The grumbling on the Right is increasing with respect to the budget deal agreed upon last week. At first glance, it appeared that $38 billion was cut from the current budget. That, by itself, was a reduction from the $61 billion the House Republicans had passed.
It wasn’t much of a cut to begin with—consider that $4 billion gets added to the debt each day—but now it’s beginning to look even worse. More careful scrutiny of those cuts reveals most of them are a little phony. Some are budgetary sleight of hand, many are simply unspent funds from this year for certain programs that weren’t going to be spent anyway. One estimate says that only about $14 billion can be called “real” cuts.
I freely admit I’m more than a little disappointed in the results. Within me is a desire to cry, “Where are your principles? Why did you settle for so little?”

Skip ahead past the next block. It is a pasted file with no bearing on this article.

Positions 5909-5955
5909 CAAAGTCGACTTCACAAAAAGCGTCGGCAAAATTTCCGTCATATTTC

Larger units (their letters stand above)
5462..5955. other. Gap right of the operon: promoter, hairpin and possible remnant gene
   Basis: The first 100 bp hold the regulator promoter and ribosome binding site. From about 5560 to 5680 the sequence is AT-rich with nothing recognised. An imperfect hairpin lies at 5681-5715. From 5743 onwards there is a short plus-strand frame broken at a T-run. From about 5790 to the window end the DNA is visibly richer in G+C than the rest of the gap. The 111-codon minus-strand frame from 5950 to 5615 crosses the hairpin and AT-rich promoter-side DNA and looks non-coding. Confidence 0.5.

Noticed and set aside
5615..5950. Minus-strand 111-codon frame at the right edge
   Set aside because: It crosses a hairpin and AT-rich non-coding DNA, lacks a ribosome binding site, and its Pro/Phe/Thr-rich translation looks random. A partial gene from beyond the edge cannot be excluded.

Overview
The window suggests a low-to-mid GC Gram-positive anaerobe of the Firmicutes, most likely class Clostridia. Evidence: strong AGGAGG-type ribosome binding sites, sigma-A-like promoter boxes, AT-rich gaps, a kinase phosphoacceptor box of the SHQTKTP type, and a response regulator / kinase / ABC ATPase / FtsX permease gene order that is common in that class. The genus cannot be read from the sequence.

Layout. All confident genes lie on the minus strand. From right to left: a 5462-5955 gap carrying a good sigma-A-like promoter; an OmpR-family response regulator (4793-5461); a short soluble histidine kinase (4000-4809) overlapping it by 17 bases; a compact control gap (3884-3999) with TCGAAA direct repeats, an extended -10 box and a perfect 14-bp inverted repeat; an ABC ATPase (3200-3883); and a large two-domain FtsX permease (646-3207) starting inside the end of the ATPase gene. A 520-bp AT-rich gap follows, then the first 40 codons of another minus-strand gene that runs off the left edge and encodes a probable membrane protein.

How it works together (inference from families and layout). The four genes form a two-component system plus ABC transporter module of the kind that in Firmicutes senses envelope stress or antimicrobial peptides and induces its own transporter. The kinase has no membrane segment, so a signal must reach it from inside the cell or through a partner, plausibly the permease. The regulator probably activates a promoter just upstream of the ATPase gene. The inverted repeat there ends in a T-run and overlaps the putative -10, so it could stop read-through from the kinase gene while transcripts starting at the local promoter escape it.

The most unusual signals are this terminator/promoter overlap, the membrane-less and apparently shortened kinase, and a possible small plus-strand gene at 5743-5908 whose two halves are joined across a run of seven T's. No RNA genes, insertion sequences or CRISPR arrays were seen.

Yet there is another side of this that has to be taken into consideration. First, if Republicans had pushed harder, it might have led to that vaunted government “shutdown,” an action that the media would have pinned on the Republicans despite the evidence that the blame rests on the other party. Second, there is still another party in D.C. I wonder if some people have forgotten that Democrats still control the Senate and the White House. Republicans have only one-third of the components of the legislative and executive branches.
It’s a daunting task to get anything done with that kind of entrenched opposition.
Another factor to consider is that this was just the first skirmish in a long battle: coming up next are the debt ceiling debate and the new fiscal year’s budget. Even if Republicans had achieved their original goal of a $100 billion cut in expenditures, that would have been the proverbial drop in the bucket.
I’m not going to rush to judgment and declare the Republican leadership to be devoid of backbone–just yet. Let’s see what future negotiations accomplish. If something is done that deals substantially with so-called entitlements like Medicare, and if they hold the line on the debt ceiling, there is still hope.